Then there’s that far too common reality that male “celebrity” judges – convention guests the convention thinks people want to see more of but who don’t know squat about making costumes — can get too enamoured with how a given female cosplayer fills out her costume. I don’t like thinking about how many costuming awards have been given out for “hotness.” I’m not saying it’s wrong to find a person attractive, but it’s supposed to be a costume contest, not a beauty pageant. And I’m tired of getting the complaints because I was a judge on a panel that confused a masquerade for Miss Universe. The thing is, costume contests aren’t worth getting into a fight with someone more famous than me. If a judge is really pushing for a particular entrant to win something, they usually do win something, so there’s a lot of favoritism.
Then there are opposite-but-equally-awkward situations where someone I know enters and they don’t win. I’ve gotten my share of dirty looks and nasty comments because I didn’t “support” a given cosplayer. They’re right: I didn’t support them. I recused myself from judging their costume because I didn’t feel that I was impartial. Once, that resulted in a cosplayer who was a very good friend of mine winning Best in Show even though she’d entered out of competition. That was a pretty funny telling off after the fact, because she was the best entrant, but she hadn’t wanted to lug home the three-foot-tall Red Sonja statuette that had been the grand prize. That damned statue became a running joke, because it never came out of the box, but the box made a handy side table at parties.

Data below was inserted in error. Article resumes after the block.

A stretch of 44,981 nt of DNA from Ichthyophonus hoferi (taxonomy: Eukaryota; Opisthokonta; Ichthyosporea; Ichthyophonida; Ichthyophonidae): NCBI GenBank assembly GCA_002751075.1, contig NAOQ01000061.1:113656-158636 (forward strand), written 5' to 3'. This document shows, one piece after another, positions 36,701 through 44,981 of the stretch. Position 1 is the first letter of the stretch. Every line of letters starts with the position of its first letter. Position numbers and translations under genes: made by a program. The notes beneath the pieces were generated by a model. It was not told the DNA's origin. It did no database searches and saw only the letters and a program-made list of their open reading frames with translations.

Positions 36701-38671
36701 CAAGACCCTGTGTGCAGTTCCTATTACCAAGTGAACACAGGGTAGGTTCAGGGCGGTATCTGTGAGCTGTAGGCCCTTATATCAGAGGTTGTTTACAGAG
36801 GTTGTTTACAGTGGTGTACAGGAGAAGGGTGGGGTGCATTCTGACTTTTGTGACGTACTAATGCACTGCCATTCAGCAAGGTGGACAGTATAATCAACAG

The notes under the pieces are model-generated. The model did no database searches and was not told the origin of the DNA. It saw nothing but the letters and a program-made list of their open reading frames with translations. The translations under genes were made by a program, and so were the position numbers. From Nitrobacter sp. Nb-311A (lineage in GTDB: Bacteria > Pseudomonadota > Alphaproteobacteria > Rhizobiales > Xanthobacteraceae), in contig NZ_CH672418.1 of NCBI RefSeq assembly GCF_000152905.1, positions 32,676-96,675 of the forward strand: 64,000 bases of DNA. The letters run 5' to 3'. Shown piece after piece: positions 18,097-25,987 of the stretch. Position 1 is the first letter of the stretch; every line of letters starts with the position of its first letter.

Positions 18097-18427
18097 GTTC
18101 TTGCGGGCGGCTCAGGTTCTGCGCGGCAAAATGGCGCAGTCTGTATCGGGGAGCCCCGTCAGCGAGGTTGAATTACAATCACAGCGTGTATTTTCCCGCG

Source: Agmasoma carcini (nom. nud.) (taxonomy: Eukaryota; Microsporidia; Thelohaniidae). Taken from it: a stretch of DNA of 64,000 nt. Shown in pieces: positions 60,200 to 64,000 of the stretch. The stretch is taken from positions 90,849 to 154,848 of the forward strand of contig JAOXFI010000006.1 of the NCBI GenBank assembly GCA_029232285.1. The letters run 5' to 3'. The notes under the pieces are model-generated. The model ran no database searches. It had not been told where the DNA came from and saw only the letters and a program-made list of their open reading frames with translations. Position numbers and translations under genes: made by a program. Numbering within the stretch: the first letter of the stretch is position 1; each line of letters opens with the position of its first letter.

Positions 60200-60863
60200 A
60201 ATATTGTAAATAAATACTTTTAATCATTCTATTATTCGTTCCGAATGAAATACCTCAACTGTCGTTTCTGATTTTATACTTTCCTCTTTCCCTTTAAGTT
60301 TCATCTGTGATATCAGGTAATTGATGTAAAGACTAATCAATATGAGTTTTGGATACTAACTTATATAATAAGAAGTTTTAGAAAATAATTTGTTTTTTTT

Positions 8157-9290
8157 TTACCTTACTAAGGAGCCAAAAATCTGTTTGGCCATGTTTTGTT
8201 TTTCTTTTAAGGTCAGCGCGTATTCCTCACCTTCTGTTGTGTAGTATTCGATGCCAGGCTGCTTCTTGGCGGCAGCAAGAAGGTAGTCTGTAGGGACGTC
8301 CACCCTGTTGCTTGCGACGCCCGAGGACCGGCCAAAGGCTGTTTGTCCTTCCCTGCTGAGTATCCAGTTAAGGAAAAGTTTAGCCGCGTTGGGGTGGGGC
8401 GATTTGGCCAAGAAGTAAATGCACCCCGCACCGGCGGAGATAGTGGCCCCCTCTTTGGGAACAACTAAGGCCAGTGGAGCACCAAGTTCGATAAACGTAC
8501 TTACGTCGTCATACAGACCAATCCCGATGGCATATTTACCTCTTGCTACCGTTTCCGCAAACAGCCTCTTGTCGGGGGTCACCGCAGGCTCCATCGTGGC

I could say that cosplayers who are my friends should understand that they can’t expect special treatment from me when I’m judging, but that would deny what I know about how personal cosplay is. There’s no way to compartmentalize your own dreams into the idea that someone else’s dream was just better that day. Some people are competitive by nature and that’s fine: costume contests are really popular and aren’t going away any time soon. My reasons for cosplaying, however, are connected to wanting to get away from the realities of my day job, and that includes the hyper-competitiveness of the entertainment industry.
This is probably leaving a lot of you asking why I still agree to judge costume contests, and I do have a few answers to that. First of all, I want to make sure that multiple types of cosplay craftsmanship skills are rewarded. There also seem to be a deficit of masquerade judges with a good knowledge of cosplays from video games. One masquerade I judged included a Midna cosplayer who chose Prokofiev’s “Peter and the Wolf” as her music. No one but me understood why that was clever.
I also want to make sure that when every person walks out on that stage, at least one judge is smiling at them. The only way I can make sure of that is if I’m one of those judges. I think that if there were more smiles in competitive cosplay, I might be more for it. My advice to people entering masquerades is to use them as learning experiences: go in if you want the opportunity to get technical feedback on your costume, or if you just enjoy the feeling of that thirty to ninety seconds on stage for its own sake. Don’t enter costume contests for external validation. The politics are just too thick.